Tuesday, May 22, 2018

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Tasha Gardone, a freshman in fine arts, waits to take prospective students on a tour of the Fine Arts Residential Learning Community (RLC) in Lincoln Hall on February 25, 2011.

Photo courtesy of: Norma Humphreys


(From left) David LaPalombara, professor of art, Gayle Irwin, peer mentor and junior in Communication Science and Disorders, Matt Peterson, Lincoln Hall residential coordinator, and students Caitlin Garrity, Tasha Gardone and Megan Powers.

Photo courtesy of: Norma Humphreys

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Branching out with student perspectives

Lincoln Hall's Sustainability Tree reflects individual experiences with the environment

The Lincoln Hall lobby is not your typical entrance – members of the Ohio University College of Fine Arts Residential Learning Community (RLC) have transformed it into a creative forest.

Members of the Fine Arts RLC worked together to create a mural of a large tree to represent the diversity of the hall and of its residents. The mural does more than show the residents, it also tells how they interpret the world. In all, more than 30 pieces were collected for the mural from students, ensuring the final project would be as colorful and diverse as the hall residents.

All of this is part of the Common Experience Project (CEP). The CEP seeks to engage the University community in a shared intellectual inquiry on a common theme; this year’s theme is “Apocalypse: Dark Future, Bright Future.”

The CEP is designed to spark campus-wide conversations and encourage first-year students to become involved members of the University community. Through the CEP, students will confront current fears and facts about the future of our society from the point of view of a specific discipline.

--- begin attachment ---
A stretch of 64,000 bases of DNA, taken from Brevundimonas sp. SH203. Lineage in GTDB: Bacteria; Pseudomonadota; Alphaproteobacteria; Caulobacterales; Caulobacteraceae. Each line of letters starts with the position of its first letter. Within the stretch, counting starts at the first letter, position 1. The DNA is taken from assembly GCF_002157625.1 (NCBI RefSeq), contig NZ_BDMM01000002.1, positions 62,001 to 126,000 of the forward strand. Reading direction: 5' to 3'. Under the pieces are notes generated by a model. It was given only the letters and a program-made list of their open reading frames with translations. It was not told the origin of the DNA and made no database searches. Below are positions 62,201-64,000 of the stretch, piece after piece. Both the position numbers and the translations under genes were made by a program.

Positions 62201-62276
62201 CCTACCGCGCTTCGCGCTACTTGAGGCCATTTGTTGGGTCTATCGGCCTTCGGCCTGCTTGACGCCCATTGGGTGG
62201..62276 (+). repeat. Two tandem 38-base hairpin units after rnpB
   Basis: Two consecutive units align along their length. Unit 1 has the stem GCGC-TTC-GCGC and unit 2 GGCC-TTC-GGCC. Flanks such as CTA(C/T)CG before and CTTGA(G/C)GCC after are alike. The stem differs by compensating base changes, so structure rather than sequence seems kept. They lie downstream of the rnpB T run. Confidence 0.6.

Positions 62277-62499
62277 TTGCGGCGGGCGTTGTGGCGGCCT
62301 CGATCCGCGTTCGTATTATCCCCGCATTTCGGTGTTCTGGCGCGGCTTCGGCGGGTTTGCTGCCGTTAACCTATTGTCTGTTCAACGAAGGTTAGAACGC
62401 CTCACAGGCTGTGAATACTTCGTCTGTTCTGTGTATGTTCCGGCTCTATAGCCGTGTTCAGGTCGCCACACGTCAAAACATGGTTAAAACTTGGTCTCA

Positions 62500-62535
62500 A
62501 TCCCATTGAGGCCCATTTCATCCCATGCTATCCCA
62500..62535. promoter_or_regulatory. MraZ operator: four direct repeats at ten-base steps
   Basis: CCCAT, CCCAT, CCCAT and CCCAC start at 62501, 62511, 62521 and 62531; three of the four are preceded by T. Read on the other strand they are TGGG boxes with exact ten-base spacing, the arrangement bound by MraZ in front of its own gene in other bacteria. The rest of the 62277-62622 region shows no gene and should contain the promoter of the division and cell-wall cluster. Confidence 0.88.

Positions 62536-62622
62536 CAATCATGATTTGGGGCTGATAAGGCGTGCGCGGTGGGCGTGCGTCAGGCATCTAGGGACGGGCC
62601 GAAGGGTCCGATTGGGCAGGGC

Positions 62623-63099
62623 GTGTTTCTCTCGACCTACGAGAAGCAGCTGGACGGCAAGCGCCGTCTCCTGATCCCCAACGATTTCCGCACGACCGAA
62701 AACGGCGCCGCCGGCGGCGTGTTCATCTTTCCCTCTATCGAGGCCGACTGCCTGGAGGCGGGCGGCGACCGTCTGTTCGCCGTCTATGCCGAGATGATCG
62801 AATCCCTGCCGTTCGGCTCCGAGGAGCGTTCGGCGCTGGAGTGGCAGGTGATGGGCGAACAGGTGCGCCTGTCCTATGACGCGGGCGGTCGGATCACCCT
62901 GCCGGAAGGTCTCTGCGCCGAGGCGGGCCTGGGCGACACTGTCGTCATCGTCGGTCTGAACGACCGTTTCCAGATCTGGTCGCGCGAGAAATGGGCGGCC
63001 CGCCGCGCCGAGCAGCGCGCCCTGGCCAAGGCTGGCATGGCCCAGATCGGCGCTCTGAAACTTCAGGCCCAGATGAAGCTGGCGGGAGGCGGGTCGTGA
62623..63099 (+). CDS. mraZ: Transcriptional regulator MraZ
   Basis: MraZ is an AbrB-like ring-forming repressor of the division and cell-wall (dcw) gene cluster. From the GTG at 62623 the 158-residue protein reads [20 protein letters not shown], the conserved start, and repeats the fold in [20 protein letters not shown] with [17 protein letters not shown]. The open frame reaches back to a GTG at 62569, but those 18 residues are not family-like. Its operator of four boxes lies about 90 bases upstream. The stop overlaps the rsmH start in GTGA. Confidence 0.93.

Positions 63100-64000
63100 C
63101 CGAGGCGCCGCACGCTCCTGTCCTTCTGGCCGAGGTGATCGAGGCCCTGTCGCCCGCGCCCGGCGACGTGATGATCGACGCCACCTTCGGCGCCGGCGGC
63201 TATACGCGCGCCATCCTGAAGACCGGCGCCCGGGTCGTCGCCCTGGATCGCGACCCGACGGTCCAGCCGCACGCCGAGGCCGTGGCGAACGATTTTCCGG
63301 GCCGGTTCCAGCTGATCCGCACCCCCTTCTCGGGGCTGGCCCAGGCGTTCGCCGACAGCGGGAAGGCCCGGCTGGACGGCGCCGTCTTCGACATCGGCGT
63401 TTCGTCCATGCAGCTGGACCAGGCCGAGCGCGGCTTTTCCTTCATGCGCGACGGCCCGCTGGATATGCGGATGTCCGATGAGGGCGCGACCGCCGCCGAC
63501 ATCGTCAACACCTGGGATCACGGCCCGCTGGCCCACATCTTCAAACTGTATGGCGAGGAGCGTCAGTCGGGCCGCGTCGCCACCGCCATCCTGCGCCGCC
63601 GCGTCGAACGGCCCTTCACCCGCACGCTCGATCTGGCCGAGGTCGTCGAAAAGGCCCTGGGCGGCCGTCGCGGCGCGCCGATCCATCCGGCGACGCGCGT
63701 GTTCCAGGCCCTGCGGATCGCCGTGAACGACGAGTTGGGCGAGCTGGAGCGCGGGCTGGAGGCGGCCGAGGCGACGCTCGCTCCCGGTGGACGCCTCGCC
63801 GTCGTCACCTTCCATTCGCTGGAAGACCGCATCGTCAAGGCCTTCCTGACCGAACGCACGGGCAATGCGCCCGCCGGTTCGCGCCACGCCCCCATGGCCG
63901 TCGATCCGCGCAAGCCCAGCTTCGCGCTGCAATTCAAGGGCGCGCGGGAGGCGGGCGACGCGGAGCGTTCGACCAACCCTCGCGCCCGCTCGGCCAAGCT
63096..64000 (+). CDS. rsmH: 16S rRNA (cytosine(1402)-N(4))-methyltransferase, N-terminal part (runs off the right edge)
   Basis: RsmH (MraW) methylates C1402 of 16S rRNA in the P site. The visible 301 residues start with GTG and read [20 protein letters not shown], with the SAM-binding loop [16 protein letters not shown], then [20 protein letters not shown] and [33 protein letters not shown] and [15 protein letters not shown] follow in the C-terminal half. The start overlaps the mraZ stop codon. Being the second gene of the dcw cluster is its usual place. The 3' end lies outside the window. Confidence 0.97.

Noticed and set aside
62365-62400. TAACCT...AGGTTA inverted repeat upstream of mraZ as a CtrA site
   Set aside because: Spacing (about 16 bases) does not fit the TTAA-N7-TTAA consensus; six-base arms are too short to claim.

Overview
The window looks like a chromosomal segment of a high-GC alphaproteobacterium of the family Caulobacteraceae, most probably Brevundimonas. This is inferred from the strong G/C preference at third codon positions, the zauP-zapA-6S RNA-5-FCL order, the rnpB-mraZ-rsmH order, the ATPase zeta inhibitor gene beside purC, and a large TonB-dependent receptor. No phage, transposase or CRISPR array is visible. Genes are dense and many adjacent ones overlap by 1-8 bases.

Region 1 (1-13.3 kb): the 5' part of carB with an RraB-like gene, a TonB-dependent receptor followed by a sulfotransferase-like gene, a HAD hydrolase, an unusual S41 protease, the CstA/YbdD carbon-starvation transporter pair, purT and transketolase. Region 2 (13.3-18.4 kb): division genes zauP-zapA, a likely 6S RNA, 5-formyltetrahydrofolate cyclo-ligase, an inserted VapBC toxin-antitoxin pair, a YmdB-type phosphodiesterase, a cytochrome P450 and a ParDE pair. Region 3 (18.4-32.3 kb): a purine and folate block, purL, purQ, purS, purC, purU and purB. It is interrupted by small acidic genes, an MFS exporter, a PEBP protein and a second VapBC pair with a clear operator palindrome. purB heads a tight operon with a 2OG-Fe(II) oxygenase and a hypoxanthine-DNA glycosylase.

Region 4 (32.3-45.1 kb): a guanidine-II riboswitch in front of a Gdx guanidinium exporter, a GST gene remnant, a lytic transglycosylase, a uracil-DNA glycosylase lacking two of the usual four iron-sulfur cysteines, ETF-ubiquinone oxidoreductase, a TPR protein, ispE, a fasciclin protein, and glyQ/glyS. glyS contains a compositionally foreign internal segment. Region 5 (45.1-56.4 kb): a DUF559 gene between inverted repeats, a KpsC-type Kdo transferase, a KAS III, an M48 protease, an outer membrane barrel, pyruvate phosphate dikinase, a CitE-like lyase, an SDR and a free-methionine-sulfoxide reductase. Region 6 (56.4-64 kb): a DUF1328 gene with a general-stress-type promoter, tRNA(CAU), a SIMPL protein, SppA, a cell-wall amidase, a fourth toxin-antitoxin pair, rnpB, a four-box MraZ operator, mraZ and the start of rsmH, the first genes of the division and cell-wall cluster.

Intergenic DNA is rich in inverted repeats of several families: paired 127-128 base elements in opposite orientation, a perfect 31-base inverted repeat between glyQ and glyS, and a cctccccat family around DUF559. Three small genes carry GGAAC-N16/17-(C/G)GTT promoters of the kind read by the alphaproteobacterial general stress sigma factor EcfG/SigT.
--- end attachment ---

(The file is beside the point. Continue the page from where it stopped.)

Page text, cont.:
For their final class project, the Fine Arts RLC students created the Sustainability Tree, a collaborative work conceived through discussions with David LaPalombara, professor of art and director of the School of Art.  LaPalombara's interest in the environment and the arts inspired the project now exhibited in the Lincoln Hall lobby.

“Projects like this show students how a group can come together and create a coherent and expressive art piece with multiple, individually expressive elements,” said LaPalombara.

Tamara Chevlen, a student who was in the Fine Arts RLC said the project also includes an element of challenge. 

“Like my class coming together to create this representation of sustainability, the public must also come together to make a real change in the world,” she said.

Three separate classes contributed to the Sustainability Tree. Each student produced original artwork using any concept or idea related to sustainability. The 30 individual pieces were later assembled into a larger tree drawing.  

Students were encouraged to use any materials: ink, crayon, collage, paint, Xerox, computer-generated elements, beads, cloth, etc. LaPalombara made numerous small additions to connect several of the individual squares, so the final work best represented a cohesive tree form.

College of Fine Arts Assistant Dean Norma Humphreys and Lincoln Hall Resident Coordinator Matt Peterson, served as co-instructors for the classes. Humphreys and Peterson collaborated with LaPalombara and the students to bring the idea of a tree mural to life.

“Everyone portrayed sustainability differently,” Chevlen said. “But when put together a cohesive and blended structure was formed.”

The Sustainability Tree will be up for the rest of the quarter.
LaPalombara is happy with the result of the project, but explained that the purpose of the piece of art does not end there.

“I'm pleased with the outcome, and hope the student participants feel the same, although in art, the public has an important role in that final determination,” he said.